Stories Globalization from September, 2008
Barack Obama for Prime Minister in Canada? In a country where polls show that Obama has 42 per cent of voter support compared to current Canadian Prime Minister Steven Harper's 29pc, this hardly comes to as a surprise. Jillian York reviews a Canadian blog and Twitter account with a twist.
After the first presidential debate on national security and foreign relations, bloggers from around the world have spoken. Here is more of what transpired from the Francophone blogosphere.
It seems increasingly clear that Florida once again is going to be critical factor in the elections. Both Republican nominee Senator John McCain and Democratic nominee Senator Barack Obama know it. According to polls, the battle will again be very close. French blogger, Laure de Montalembert surveys the Floridian electoral landscape and tries to understand the factors that matter to Floridian voters.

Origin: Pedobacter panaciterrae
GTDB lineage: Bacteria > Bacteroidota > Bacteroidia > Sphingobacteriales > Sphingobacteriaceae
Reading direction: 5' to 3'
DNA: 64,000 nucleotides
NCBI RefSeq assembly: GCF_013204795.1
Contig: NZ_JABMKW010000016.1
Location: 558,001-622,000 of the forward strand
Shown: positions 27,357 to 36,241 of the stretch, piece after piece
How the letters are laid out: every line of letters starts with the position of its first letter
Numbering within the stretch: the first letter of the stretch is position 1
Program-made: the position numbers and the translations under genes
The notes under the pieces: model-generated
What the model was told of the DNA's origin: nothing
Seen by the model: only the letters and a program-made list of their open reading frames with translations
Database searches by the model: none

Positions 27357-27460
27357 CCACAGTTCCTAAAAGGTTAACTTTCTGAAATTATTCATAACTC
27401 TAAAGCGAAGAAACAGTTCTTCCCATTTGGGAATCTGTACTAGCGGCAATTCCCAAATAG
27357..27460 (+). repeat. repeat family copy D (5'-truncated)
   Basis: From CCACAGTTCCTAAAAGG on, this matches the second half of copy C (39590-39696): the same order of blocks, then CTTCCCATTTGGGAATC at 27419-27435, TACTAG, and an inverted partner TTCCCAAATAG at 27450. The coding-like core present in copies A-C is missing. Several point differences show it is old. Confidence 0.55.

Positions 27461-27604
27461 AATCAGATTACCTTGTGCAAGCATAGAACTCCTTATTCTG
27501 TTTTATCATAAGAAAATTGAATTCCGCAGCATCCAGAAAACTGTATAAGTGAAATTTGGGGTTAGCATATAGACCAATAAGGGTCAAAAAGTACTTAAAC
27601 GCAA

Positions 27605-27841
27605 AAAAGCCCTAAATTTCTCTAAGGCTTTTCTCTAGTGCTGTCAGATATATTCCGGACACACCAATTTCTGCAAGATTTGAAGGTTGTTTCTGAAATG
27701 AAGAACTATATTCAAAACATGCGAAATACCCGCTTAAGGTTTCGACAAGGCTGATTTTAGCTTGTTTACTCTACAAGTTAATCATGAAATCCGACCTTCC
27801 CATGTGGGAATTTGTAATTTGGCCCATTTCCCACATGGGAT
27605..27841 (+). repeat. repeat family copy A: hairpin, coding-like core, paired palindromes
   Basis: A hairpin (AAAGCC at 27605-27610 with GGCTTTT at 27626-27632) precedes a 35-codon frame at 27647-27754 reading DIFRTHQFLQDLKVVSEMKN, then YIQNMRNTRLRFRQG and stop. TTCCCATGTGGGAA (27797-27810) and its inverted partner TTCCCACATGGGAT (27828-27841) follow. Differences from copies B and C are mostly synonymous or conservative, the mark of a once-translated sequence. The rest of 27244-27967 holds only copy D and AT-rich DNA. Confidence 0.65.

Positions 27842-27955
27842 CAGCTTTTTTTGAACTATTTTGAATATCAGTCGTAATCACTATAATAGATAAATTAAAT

With about one-third of the worldâ€™s people and a growing economy, the presidential candidates cannot ignore the â€œmiddle kingdomâ€ of China. Hoa Quach brings us the buzz from China.
With pessimistic views abounding on the economy, the two presidential candidates are pressured to each provide their strategy for exiting the crisis. Lova Rakotomalala brings us reactions from French speaking blogs.
The death of a postmodern novelist. Teetering Wall Street Banks. A hurricane wreaking havoc in Texas. Yet, the Jewish blogger PatriotMissive points out that the top five stories E-mailed from the New York Times this weekend are either accounts about Sarah Palin (who earns the top spots) or her running mate, John McCain. Is America â€” and the rest of the world â€” going election mad? Inquiring minds want know.
The Washington Post‘s PostGlobal is an effort to bring global issues to the mainstream. Calling itself an “experiment in global, collaborative journalism” the site, moderated by David Ignatius and Fareed...
Ernesto Cardenas, a Peruvian blogger who resides in Spain wrote a post [es] with some reflections on internet and religion and their role in the U.S. elections. He also makes a comparison of how this issue of religion was also present in recent Peruvian elections and concludes by saying that separation between church and state is maybe not as clear as we are used to in the U.S. Juan Arellano translates.